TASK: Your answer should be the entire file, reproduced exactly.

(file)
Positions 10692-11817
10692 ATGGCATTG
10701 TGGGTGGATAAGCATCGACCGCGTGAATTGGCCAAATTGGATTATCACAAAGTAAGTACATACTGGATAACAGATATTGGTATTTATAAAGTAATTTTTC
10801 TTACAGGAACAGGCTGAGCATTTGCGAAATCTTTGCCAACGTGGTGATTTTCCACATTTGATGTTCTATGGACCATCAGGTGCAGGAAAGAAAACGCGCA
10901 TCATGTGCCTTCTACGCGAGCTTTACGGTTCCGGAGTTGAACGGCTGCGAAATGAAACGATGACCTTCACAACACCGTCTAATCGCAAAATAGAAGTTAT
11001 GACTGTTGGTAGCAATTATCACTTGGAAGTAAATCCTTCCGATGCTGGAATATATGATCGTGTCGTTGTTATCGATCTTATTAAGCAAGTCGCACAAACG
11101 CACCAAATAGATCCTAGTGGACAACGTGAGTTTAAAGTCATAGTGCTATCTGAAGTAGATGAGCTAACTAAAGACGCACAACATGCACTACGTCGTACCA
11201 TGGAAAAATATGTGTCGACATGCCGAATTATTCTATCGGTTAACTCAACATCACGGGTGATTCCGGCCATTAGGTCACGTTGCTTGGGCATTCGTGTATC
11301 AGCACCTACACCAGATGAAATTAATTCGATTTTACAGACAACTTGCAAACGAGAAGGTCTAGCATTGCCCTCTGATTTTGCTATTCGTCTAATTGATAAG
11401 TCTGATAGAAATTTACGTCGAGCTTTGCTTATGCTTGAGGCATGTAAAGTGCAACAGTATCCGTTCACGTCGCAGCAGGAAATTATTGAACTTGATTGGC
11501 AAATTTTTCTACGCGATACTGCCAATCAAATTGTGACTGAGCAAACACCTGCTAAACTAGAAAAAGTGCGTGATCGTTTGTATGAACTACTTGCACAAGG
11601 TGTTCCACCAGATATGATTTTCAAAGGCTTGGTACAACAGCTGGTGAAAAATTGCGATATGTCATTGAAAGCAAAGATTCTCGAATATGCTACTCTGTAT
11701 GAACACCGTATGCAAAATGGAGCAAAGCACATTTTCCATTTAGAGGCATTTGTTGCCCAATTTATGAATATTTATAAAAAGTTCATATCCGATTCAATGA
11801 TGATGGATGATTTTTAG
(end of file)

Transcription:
Positions 10692-11817
10692 ATGGCATTG
10701 TGGGTGGATAAGCATCGACCGCGTGAATTGGCCAAATTGGATTATCACAAAGTAAGTACATACTGGATAACAGATATTGGTATTTATAAAGTAATTTTTC
10801 TTACAGGAACAGGCTGAGCATTTGCGAAATCTTTGCCAACGTGGTGATTTTCCACATTTGATGTTCTATGGACCATCAGGTGCAGGAAAGAAAACGCGCA
10901 TCATGTGCCTTCTACGCGAGCTTTACGGTTCCGGAGTTGAACGGCTGCGAAATGAAACGATGACCTTCACAACACCGTCTAATCGCAAAATAGAAGTTAT
11001 GACTGTTGGTAGCAATTATCACTTGGAAGTAAATCCTTCCGATGCTGGAATATATGATCGTGTCGTTGTTATCGATCTTATTAAGCAAGTCGCACAAACG
11101 CACCAAATAGATCCTAGTGGACAACGTGAGTTTAAAGTCATAGTGCTATCTGAAGTAGATGAGCTAACTAAAGACGCACAACATGCACTACGTCGTACCA
11201 TGGAAAAATATGTGTCGACATGCCGAATTATTCTATCGGTTAACTCAACATCACGGGTGATTCCGGCCATTAGGTCACGTTGCTTGGGCATTCGTGTATC
11301 AGCACCTACACCAGATGAAATTAATTCGATTTTACAGACAACTTGCAAACGAGAAGGTCTAGCATTGCCCTCTGATTTTGCTATTCGTCTAATTGATAAG
11401 TCTGATAGAAATTTACGTCGAGCTTTGCTTATGCTTGAGGCATGTAAAGTGCAACAGTATCCGTTCACGTCGCAGCAGGAAATTATTGAACTTGATTGGC
11501 AAATTTTTCTACGCGATACTGCCAATCAAATTGTGACTGAGCAAACACCTGCTAAACTAGAAAAAGTGCGTGATCGTTTGTATGAACTACTTGCACAAGG
11601 TGTTCCACCAGATATGATTTTCAAAGGCTTGGTACAACAGCTGGTGAAAAATTGCGATATGTCATTGAAAGCAAAGATTCTCGAATATGCTACTCTGTAT
11701 GAACACCGTATGCAAAATGGAGCAAAGCACATTTTCCATTTAGAGGCATTTGTTGCCCAATTTATGAATATTTATAAAAAGTTCATATCCGATTCAATGA
11801 TGATGGATGATTTTTAG